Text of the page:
Do you want to see my sketches?

Before you start anything electronically, you should use pen and paper to sketch your ideas. This gives you the opportunity to see how they look, modify them and hone them without spending hours getting Fireworks, Photoshop, Illustrator, etc. displaying what you intended and finding it doesn’t work. It also gives you some rough concepts to present to your client and seek feedback. You should only start committing them to electronic form when you have some clear ideas on paper.

Sketching a design allows you to play with where elements of a page should go to maximise visitors’ attention and optimise use of the hotspots on the page. It also allows you to ensure that visual elements work together.

What do you get out of following a design process?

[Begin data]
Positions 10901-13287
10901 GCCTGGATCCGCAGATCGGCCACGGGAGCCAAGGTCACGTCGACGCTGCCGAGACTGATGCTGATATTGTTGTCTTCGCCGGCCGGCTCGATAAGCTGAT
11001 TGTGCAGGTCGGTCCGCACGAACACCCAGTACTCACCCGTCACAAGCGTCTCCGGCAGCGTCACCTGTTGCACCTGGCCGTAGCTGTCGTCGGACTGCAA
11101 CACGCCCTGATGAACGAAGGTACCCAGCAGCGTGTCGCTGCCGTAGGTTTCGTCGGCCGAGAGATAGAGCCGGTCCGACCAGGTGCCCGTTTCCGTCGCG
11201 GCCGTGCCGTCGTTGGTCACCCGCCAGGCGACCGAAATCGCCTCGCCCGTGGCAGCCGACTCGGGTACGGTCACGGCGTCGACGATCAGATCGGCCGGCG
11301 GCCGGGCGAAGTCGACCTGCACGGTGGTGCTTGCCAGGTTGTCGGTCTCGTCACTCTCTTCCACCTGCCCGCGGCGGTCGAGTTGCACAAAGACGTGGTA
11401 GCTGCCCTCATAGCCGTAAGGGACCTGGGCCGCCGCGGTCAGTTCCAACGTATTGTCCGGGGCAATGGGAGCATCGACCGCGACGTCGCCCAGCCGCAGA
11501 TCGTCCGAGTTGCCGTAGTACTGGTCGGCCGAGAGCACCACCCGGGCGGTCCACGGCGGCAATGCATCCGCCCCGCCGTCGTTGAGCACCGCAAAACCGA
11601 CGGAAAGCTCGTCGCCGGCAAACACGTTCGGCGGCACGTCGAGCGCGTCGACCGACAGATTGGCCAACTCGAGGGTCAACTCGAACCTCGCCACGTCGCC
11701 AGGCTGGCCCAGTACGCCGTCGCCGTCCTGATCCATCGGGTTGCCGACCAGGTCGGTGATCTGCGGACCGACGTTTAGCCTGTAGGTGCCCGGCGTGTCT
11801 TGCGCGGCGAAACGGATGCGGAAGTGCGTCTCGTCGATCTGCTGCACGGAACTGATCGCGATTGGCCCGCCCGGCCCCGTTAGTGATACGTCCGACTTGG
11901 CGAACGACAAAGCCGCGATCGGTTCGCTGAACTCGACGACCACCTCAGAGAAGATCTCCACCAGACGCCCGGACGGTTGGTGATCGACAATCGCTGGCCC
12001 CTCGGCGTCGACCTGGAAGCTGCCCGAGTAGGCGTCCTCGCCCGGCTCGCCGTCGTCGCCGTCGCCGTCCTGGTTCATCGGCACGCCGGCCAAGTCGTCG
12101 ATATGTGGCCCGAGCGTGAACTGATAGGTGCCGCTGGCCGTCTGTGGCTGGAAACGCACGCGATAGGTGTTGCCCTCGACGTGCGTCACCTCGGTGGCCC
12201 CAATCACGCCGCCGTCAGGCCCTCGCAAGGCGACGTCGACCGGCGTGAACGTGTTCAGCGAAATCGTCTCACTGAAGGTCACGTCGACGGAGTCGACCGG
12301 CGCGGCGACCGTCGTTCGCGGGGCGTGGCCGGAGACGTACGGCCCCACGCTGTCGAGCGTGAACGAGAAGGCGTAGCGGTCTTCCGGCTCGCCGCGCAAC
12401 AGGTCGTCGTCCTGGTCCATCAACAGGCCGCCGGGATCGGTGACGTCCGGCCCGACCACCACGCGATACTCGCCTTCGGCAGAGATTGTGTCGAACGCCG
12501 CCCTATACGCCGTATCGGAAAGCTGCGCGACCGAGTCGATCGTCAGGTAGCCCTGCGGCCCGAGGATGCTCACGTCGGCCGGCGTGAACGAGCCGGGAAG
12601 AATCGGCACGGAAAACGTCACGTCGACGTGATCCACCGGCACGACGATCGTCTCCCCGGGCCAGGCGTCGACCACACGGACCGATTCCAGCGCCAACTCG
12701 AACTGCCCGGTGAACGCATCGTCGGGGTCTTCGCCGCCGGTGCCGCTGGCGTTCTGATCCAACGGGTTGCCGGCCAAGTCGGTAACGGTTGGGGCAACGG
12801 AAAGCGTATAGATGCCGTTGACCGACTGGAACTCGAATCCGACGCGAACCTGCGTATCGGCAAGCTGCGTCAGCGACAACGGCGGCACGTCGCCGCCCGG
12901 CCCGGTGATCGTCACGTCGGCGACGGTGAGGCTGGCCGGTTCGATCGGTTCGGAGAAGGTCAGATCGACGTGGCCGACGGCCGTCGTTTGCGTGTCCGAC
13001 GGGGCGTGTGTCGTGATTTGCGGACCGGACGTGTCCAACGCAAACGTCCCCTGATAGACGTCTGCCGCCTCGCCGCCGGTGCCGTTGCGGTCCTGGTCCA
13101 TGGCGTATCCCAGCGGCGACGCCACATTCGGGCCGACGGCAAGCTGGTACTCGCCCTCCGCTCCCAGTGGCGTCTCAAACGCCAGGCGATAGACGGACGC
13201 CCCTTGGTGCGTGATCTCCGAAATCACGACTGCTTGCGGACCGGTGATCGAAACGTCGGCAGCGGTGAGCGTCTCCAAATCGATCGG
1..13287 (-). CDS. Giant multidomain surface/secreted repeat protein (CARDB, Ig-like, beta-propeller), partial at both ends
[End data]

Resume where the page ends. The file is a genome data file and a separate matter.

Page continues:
There are very clear benefits to working through a design process (no matter how basic). It gives you a structure to work to and elements on which to focus; so, rather than jumping in and getting it wrong, you are able to concentrate on making the design achieve the results it expects before dedicating time and your client’s money to a concept that simply won’t work. Furthermore, it will help you to explain your design process to your client.

At the end of this stage you should be presenting your final mock-ups to your client for approval and to decide on which design to follow. This is much easier if you are able to describe the process you have followed and explain the reason you have made the decisions you have made.

The next stage in the five step project management cycle is construction. If you have developed your design well, you should have:

  • A site structure and site map
  • An understanding of the back-end data structure